Lockdowns disrupt logistics, hit biz of e-comm cos and vendors

Business City

In Karnataka, there is little clarity on what essentials are.

New Delhi: Restricted logistics because of Covid lockdowns has badly affected the business of e-commerce platforms and vendors. Ritik Varma, assistant marketing manager, e-commerce operations, at the Cloudnine Group of Hospitals, informed, “We aren’t getting goods from vendors on time. We have large operations in Karnataka and mostly all vendors are unable to facilitate products as there is… restricted movement due to the lockdown.”
In the current lockdown, the Karnataka government has allowed the inter- and intra-state movement of only essential goods.

Naveen, a vendor who handles logistics for Mombo, a chain of stores for baby/mom products, said they are unable to procure goods from manufacturers because movement is not easy.

E-commerce platform operators said the Karnataka government has not defined essential goods clearly, causing them losses. Varma, who also handles the operations of Momeaze, an online shopping website of Cloudnine, said: “Some items which should come under essential items are still not being stocked up as vendors are having trouble with logistics.”

According to a Mint article, Amazon recently requested the Delhi government to allow delivery and inter- and intra-state movement of all products. Companies are asking the government to expand the scope of non-essentials.

“Even if the goods delivered come under the category of essential goods, the delivery is still delayed. The recent cyclone in Gujarat affected a lot of our orders in the state,” Varma shared.
Logistics firms have been directly affected by Covid-19. The pandemic has disrupted supply chains around the world.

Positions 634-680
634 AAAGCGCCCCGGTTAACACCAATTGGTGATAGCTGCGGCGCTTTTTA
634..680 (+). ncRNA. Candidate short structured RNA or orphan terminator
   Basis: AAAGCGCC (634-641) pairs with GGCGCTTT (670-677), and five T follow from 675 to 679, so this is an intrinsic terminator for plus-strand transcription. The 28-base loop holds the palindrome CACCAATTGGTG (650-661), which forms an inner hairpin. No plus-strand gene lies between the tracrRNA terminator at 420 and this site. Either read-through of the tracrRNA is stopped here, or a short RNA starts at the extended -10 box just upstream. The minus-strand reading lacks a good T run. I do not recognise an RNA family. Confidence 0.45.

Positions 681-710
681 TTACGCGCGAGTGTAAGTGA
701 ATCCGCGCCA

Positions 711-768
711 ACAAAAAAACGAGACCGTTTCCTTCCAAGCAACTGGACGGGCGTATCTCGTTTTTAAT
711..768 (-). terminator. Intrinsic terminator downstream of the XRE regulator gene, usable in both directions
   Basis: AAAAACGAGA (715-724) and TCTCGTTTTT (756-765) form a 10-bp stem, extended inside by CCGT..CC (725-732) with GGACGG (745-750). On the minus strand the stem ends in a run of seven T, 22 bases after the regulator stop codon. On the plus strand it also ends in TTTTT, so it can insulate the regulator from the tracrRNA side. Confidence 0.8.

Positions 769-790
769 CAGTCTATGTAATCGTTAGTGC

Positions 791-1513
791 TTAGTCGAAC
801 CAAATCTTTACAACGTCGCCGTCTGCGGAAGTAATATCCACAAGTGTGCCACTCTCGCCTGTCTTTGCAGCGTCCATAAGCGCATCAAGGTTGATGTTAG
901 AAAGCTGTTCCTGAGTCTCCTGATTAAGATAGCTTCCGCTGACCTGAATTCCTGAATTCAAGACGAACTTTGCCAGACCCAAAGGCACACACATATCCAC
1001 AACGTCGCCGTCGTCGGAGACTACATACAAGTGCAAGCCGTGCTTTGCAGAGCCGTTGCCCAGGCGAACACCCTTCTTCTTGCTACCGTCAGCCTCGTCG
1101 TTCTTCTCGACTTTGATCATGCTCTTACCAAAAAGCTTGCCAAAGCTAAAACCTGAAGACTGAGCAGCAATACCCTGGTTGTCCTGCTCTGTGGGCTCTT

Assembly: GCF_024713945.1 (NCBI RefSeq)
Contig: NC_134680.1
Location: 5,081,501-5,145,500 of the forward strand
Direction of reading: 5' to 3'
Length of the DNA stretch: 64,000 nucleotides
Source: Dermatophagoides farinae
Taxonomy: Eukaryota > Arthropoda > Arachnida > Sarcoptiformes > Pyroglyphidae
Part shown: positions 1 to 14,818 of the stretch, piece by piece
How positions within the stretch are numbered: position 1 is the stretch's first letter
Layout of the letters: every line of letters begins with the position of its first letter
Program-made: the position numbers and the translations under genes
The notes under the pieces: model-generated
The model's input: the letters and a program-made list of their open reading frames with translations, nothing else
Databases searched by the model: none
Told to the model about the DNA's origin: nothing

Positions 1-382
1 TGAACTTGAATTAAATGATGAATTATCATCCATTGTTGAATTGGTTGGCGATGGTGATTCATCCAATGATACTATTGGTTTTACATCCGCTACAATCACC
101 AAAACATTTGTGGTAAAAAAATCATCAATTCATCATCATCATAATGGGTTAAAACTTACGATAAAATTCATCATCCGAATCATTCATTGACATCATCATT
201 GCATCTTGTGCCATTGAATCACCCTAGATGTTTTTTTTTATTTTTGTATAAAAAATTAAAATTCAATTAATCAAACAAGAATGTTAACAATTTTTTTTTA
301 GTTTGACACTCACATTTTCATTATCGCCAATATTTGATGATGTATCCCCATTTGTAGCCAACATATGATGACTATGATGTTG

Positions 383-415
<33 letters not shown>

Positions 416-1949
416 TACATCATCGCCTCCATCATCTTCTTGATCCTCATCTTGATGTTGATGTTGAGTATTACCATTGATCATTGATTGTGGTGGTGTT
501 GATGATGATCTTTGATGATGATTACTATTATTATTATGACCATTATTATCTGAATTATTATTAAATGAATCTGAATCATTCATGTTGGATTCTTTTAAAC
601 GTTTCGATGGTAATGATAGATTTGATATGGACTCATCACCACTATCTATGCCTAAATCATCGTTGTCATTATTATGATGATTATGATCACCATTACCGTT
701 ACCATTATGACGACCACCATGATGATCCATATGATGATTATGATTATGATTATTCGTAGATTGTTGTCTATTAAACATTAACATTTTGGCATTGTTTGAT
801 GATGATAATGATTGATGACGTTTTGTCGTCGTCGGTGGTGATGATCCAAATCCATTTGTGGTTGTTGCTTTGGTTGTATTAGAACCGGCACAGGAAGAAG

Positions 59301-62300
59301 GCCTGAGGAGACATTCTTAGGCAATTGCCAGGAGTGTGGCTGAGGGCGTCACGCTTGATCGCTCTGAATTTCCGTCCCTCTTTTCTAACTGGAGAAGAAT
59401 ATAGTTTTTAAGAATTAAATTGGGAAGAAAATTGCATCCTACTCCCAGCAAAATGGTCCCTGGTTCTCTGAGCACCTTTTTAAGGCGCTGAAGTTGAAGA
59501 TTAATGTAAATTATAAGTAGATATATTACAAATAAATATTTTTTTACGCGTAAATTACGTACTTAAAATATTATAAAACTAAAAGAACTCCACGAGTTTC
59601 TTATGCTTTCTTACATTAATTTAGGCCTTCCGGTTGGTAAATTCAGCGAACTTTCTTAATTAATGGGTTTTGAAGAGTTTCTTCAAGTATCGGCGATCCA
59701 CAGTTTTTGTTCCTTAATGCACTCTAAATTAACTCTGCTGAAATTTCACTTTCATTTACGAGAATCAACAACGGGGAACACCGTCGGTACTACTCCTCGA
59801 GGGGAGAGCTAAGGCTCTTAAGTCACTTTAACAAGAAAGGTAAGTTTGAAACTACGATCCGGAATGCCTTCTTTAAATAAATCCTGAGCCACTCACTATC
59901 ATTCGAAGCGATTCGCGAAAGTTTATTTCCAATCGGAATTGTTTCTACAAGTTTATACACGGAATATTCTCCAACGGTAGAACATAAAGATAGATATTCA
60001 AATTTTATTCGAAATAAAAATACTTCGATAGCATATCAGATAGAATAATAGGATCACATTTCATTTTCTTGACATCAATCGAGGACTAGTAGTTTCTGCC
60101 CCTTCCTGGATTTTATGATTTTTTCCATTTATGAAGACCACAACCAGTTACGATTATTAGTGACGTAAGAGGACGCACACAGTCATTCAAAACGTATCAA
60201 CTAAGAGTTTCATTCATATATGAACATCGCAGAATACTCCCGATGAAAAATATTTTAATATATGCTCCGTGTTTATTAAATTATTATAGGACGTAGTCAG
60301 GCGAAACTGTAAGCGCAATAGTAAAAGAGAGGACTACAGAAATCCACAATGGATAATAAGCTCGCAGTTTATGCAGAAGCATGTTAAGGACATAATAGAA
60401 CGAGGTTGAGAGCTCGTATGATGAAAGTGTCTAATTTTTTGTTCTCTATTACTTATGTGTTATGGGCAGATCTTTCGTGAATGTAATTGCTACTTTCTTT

An official of Sky Packers & Movers, a logistics company based in Delhi, shared: “A halt to manufacturing, low demand and supply, and lockdowns have reduced the demand for logistics services, which likely will result in downward pressure on prices across warehousing, freight and logistics.”

Nandita Durai, co-founder of Yellow Rabbit, an online clothing platform for babies, said: “The pandemic has accelerated the growth of e-commerce platforms, but how are we supposed to keep an easy flow of goods to e-commerce platforms with all these statewise lockdowns?”

Problems with logistics have not just affected big players but also small vendors and homegrown business owners. Ravi Agrawal, who owns a supermarket in Patna, said his business had come back on track in February 2021, but after the second wave and due to “improper” lockdowns, it has been affected again. “We had hoped to sell products online through e-commerce platforms, but that seems impossible as there are very strict restrictions in some of the states.”

However, some owners of businesses selling non-essential goods said there isn’t a problem if the quantity of goods is small.
Shanu Agrawal, Founder of Altration India, an online clothing brand, said restricted logistics is a problem, but her company hasn’t faced problems in getting products delivered in every state. “Our orders in Chhattisgarh have not been delivered yet, and in some states, there has been a delay of seven days.”

According to Ken Research, India’s e-commerce logistics industry is expected to register a positive five-year CAGR of 23.6% in terms of revenue during the period FY 2020 to FY 2025.

Changing shopping patterns, increasing requirement of fast delivery services, and use of AI, big data analytics and block chain technology are expected to play a major role in the growth of the logistics industry.


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